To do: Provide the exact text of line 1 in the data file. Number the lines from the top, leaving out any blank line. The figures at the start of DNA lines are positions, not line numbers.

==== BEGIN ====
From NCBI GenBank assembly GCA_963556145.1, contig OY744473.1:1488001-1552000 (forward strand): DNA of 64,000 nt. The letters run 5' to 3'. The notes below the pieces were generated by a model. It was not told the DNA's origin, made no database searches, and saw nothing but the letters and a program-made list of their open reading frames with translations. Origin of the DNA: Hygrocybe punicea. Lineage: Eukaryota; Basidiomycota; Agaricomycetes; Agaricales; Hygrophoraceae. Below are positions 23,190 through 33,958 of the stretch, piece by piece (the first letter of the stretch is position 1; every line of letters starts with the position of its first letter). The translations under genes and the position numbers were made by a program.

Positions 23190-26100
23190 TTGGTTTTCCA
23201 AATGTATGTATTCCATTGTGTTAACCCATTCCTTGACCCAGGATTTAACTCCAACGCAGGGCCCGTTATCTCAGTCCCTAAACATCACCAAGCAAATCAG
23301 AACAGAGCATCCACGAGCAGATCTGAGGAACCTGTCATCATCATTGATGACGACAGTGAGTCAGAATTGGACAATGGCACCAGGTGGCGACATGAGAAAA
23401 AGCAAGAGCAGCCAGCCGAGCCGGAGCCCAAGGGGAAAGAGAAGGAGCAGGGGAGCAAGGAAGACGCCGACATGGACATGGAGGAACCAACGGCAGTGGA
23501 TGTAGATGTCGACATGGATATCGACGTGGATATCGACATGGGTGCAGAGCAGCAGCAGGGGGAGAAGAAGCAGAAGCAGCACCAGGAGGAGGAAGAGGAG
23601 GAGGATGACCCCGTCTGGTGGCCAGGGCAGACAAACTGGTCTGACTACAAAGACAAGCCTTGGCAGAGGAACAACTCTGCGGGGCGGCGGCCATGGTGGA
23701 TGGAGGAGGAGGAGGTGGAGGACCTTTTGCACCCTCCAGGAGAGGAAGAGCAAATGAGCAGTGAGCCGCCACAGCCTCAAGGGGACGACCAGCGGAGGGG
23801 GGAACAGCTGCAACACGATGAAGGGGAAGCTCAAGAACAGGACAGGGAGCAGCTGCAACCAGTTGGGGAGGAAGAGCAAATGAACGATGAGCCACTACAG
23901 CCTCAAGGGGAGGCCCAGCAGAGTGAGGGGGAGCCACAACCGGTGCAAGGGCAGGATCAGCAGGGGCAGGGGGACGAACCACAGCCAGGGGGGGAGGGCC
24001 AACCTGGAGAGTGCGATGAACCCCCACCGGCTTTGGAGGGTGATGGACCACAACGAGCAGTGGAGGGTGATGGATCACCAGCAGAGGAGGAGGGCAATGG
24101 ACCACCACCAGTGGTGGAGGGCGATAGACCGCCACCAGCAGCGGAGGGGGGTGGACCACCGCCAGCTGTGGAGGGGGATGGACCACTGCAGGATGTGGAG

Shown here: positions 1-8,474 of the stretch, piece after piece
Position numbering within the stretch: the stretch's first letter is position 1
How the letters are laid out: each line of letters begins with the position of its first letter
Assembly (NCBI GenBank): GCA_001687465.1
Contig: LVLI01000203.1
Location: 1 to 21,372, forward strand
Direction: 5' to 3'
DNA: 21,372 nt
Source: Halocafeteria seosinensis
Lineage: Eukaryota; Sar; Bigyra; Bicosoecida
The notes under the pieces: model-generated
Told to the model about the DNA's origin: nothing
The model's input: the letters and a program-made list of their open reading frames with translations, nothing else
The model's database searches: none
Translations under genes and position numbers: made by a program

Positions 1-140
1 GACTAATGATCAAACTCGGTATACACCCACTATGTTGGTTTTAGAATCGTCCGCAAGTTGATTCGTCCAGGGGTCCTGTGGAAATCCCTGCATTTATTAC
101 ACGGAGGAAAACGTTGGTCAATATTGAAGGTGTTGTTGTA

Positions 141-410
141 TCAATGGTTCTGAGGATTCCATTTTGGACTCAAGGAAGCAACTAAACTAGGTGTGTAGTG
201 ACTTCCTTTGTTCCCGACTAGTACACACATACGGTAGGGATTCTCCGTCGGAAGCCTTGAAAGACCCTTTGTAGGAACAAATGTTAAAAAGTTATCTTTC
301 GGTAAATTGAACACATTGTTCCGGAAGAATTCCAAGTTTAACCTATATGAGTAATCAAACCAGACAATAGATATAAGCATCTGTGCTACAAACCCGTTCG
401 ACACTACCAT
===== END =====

From NCBI GenBank assembly GCA_963556145.1, contig OY744473.1:1488001-1552000 (forward strand): DNA of 64,000 nt. The letters run 5' to 3'. The notes below the pieces were generated by a model. It was not told the DNA's origin, made no database searches, and saw nothing but the letters and a program-made list of their open reading frames with translations. Origin of the DNA: Hygrocybe punicea. Lineage: Eukaryota; Basidiomycota; Agaricomycetes; Agaricales; Hygrophoraceae. Below are positions 23,190 through 33,958 of the stretch, piece by piece (the first letter of the stretch is position 1; every line of letters starts with the position of its first letter). The translations under genes and the position numbers were made by a program.